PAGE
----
Reading Teacher Challenge: Dyslexia

Reading Teacher Challenge: Dyslexia 2022 ALTA Summit Part 2

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Welcome back to the continued discussion as reading specialists responded to my question, “What are your greatest challenges when working with children with dyslexia?”

Reading Teacher Challenge 1: “Dealing with the urgency of the work. I put a lot of pressure on myself to help them as much as I can as quickly as I can because I was this child.”

Suggestions: This one really touched my heart. And you’re right, there is a legitimate time crunch. There’s a small window of time during which a child learns to read, and then for the rest of their life, they read to learn. So often, we don’t detect these kids until that optimal window is already past. But there is also always enough time for the things that matter. When caring educators allow themselves to take a breath, you recognize that what’s most important is showing personal interest, patience, and compassion. Now the student has a safe, nurturing environment, and in that relaxed space, you give the child their fullest opportunity to recover and bloom as readers and learners.

The most direct route to effective remediation is to take the time on the front end to evaluate different approaches, discern the best fit for the child, and adjust as needed based on results.

photo of a woman holding a small hourglass style timer. Helping students learn to read in the short window of time they have is a huge reading teacher challenge.

Reading Teacher Challenge 2: “Accommodations in the classroom without an IEP.”

Suggestions: Request a parent-teacher conference, at which you can discuss the child’s strengths and areas that need more support. Most accommodations fall under the umbrella of presenting information differently, testing differently, and the ways the student practices new skills. At the conference, discuss 2–4 accommodations to implement, and set a follow-up meeting for the next month to evaluate the child’s response. It’s important for the parent to understand that not all students require the same accommodations; rather, this is a partnership in which parents and teachers collaborate and provide input so the child has their best chance of success.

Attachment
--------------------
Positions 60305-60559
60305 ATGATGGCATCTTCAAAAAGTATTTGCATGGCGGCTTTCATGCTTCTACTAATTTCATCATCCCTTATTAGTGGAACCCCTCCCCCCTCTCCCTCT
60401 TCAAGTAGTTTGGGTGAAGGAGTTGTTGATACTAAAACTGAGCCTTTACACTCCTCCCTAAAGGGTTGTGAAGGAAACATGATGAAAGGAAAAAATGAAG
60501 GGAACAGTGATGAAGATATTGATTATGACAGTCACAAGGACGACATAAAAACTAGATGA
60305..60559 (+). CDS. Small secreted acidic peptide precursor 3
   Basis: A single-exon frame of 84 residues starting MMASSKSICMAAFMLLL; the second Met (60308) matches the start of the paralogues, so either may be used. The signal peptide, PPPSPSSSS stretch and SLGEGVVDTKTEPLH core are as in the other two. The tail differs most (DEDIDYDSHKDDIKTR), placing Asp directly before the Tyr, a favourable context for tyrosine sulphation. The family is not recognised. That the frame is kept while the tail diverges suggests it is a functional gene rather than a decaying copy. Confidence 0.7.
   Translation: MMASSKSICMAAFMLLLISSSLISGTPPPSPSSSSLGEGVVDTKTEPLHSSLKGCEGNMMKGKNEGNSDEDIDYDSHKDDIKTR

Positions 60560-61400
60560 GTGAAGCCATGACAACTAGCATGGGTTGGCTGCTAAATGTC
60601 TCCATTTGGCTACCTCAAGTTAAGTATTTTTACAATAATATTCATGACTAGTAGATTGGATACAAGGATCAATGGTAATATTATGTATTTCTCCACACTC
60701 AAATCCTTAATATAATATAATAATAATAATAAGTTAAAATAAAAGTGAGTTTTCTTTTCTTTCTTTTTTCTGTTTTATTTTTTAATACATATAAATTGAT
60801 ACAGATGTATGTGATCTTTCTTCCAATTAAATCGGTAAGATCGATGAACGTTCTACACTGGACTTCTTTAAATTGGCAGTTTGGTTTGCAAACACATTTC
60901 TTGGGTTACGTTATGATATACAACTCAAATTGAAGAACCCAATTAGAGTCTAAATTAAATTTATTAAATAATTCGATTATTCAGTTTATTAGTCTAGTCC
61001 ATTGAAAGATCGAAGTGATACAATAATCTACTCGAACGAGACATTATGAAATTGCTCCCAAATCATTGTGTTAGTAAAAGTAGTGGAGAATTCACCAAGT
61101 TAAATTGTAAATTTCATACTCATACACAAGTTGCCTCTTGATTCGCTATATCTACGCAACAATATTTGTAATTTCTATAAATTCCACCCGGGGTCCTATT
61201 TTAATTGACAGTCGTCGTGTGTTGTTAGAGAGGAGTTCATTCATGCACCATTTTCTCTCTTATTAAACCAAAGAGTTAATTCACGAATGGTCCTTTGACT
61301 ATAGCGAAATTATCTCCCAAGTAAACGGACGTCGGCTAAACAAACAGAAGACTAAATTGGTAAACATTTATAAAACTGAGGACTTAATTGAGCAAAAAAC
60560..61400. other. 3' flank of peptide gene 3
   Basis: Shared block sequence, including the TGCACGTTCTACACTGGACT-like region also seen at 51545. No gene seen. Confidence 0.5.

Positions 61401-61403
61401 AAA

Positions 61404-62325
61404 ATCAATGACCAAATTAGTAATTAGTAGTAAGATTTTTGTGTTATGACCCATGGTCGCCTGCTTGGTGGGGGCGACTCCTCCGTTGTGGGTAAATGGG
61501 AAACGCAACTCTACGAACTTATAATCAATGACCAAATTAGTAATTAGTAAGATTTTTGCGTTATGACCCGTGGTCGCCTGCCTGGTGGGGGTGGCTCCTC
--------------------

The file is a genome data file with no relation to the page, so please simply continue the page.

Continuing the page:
Reading Teacher Challenge 3: “Working with junior high students that have dyslexia, they struggle with doing (completing) their work.”

Suggestions: Often, the greatest barriers to success for students of this age are a lack of understanding of what dyslexia is and unacknowledged trauma. In order to embrace their own dyslexic experience, they need to be educated. What are the different manifestations of dyslexia, dysgraphia, dyscalculia, dysphonia, and dyspraxia? Which aspects affect them? How late were they diagnosed? Without understanding these things, all they will know is that school is hard and they don’t like it.

When parents and teachers help each student understand and accept their own reality, while at the same time acknowledging their trauma with compassion, it builds a foundation for learning. Once the student has accepted their reality, they can be helped to see ways each subject and lesson is an investment in their future, and therefore, worth their time and effort. Praising their efforts as they work through things goes a long way toward validating that they are doing something special and worthwhile.

photo of a teen boy with many open books in front of him looking bored and tired.

Reading Teacher Challenge 4: “Students who reverse letters like b and d consistently.”

Suggestions: Use multisensory materials like trays of salt, sand, or confetti while teaching the alphabet. To engage multiple areas of the brain and aid memory, make sure the child says the letter name and sound while tracing the letter. For example, b says /b/ while tracing the letter—repeat multiple times.

Use visual and oral scripted auditory cues to cue correct letter formation. A common auditory script cue is to form the b as a “bat before a ball.” This will provide a cue that the stick is formed first while writing the letter. The d is cued as a “drumstick.”

Reading Teacher Challenge 5: “I work with older students from 6th grade–12th grade. Most are highly intelligent and have pre-formed coping in place. They can be somewhat resistant to the therapy. And they voice complaints to parents, teachers, friends…and so on.”

Suggestions: Focus on the positives. Older students can be so encouraged when they discover that these pre-formed coping skills are a manifestation of self-efficacy. Self-efficacy is defined as the belief in one’s ability to achieve goals and succeed. Even before they fully understood dyslexia or knew of its existence, their creative brain had already generated workarounds for their situation. Help them to see that they are not alone and that science-based learning techniques can offer even more effective, less stressful ways of addressing their dyslexia. It can be hard at first to change how they approach learning, homework, and other tasks, but in the long run, learning what works best from the collective experiences of all dyslexics and the scientists who specialize in studying dyslexia will help them build on what they have already begun. This, in turn, helps them see that they aren’t stuck where they’ve been but instead can continue to grow. A growth mindset combined with self-efficacy is life-changing.